When I was a young woman, I went to the grocery store with my mom in the farm town where I grew up.
It was before the days of computerized cash registers that automatically revealed the amount of change due. You needed some rudimentary math skills back then to work at a store.
My mom was a bookkeeper for a lumber company and adding and subtracting were second nature. So when the clerk gave her the change, she noted she’d been given 75 cents too much and handed back the extra.
I don’t remember what I said as we walked to the car, but I probably remarked on her honesty.
“Well,” said my mom, “I don’t want to go to hell for 75 cents.”
That stopped me in my tracks.
“Do you believe God would send you to hell for 75 cents?” I asked.
She replied that she did, but I had a sense that my question had given her pause. Did she really believe in a God of such vengeance? A God waiting to punish brutally for a small infraction? I don’t think she really did, and my question probably stirred some reflection in her on just who her God was.
That question — who is God for me? — is probably our life’s primary question.
Recently, I worked with a journal that asked me to describe the God of my childhood and youth. Then, I was to describe God as I see him as an adult.
Not surprisingly, the God of my childhood reflected my upbringing’s view of a judgmental, punishing God. This is often how God was presented in catechesis a few decades ago. “Judge,” “stern taskmaster,” — those were some of the words I wrote in the journal.
As an adult, I use the word “mystery” to describe God. In theology classes I’ve taken, I’ve heard it repeated: Our spirituality is how we walk with mystery.
To veer too far from accepting God’s mystery is to create my own image of God, to hang onto something I’ve come to think of as a “God in a box” mentality, full of my own certainties. A writer remarked recently, only half-jokingly, that we know we’ve created God in our own image when God hates the same people we do.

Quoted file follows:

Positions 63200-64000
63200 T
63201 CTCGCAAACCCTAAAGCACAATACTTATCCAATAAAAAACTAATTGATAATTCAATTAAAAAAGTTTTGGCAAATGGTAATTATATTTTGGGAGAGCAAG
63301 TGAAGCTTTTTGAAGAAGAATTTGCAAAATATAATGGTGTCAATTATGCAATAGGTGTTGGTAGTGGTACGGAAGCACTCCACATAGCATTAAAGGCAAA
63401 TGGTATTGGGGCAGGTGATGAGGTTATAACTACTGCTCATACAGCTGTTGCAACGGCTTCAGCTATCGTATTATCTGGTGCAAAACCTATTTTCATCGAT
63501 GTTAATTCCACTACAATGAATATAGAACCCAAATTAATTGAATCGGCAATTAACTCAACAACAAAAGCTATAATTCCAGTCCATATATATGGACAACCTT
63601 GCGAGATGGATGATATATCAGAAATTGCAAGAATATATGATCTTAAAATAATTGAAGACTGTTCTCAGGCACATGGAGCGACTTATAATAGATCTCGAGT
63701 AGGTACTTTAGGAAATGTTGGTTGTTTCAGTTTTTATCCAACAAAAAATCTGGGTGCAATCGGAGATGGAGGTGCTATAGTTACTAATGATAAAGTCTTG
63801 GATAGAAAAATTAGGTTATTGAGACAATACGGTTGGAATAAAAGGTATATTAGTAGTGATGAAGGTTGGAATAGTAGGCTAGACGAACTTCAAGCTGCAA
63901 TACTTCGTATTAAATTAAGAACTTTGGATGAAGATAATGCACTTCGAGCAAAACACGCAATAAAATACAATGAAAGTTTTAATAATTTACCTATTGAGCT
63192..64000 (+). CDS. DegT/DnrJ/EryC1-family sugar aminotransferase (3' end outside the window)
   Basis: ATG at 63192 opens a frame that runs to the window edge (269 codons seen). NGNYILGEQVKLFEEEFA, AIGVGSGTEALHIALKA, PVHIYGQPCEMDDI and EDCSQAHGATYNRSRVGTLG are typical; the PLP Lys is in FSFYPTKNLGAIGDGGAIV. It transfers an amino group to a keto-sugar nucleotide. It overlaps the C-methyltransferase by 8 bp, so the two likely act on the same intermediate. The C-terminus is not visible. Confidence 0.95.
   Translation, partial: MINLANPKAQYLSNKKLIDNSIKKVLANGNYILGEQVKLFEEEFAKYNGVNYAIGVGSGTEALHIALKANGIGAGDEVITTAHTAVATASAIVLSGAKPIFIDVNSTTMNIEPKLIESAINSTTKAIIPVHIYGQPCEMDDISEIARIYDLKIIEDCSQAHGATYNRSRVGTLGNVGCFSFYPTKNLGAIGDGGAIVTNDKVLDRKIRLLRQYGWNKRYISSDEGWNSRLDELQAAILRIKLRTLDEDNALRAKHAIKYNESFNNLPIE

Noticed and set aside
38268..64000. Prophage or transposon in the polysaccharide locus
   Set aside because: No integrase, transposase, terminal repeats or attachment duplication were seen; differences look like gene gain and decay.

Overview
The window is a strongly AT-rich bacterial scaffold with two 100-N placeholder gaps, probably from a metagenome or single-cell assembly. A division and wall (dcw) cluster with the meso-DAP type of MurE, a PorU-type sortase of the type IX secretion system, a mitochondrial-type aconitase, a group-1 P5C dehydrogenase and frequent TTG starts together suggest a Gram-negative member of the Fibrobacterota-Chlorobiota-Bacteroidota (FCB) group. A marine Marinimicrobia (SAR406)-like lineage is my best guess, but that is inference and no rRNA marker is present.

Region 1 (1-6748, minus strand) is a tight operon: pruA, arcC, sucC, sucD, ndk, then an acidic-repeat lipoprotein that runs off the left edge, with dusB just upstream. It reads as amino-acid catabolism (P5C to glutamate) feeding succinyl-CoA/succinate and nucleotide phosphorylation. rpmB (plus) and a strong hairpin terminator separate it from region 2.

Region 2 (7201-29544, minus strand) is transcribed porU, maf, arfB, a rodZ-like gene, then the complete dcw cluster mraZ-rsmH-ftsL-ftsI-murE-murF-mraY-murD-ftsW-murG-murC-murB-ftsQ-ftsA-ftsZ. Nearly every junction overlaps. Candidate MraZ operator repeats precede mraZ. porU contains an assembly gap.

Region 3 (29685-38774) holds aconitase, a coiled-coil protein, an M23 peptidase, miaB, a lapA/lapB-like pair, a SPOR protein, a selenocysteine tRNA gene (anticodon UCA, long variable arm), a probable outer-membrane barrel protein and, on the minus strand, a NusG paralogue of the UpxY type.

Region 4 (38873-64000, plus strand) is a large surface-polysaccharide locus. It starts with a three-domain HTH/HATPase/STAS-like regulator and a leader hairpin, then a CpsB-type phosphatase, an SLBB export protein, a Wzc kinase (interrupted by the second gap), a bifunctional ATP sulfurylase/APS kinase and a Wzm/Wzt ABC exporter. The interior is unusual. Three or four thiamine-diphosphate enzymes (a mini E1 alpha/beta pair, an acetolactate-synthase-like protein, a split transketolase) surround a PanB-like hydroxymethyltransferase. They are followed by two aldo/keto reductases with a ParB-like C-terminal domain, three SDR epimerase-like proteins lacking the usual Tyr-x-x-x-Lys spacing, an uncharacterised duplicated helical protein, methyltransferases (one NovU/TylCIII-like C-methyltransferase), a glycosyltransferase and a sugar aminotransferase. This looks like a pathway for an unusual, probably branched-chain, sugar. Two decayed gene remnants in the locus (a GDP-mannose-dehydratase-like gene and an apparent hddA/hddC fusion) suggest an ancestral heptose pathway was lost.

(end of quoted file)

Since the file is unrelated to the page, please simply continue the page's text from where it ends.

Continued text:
In my adult reflection, I described God with words like “inclusive,” “expansive,” “harder to pin down and define than when I was a child.” Well, I certainly hope I haven’t tried to pin God down lately. Instead, I use words like invitation and grace. I long to be ready to be surprised by grace and intimacy with the One who invites me.
As Pope Francis has told us, God’s name is mercy. And as Scripture defines God: God is love.
My mother taught me most of what I know about love, and I believe that deep down love is how she experienced God.
But back then, we too often saw God, like St. Peter at heaven’s gate, holding an all-important ledger with figures as rigid and unbending as those my mother kept in her ledger at the lumber company.
Nevertheless, I remain challenged by her comment. It reminded me of the Jewish phrase that was used to describe Oskar Schindler, the man who saved more than 1,000 Jewish workers from extermination during World War II.
“He who saves one life saves the world entire,” goes the maxim.
We all know that one who can be trusted in small things is the one who can be trusted in large. Perhaps she who is honest in small sums saves the world’s integrity, piece by piece.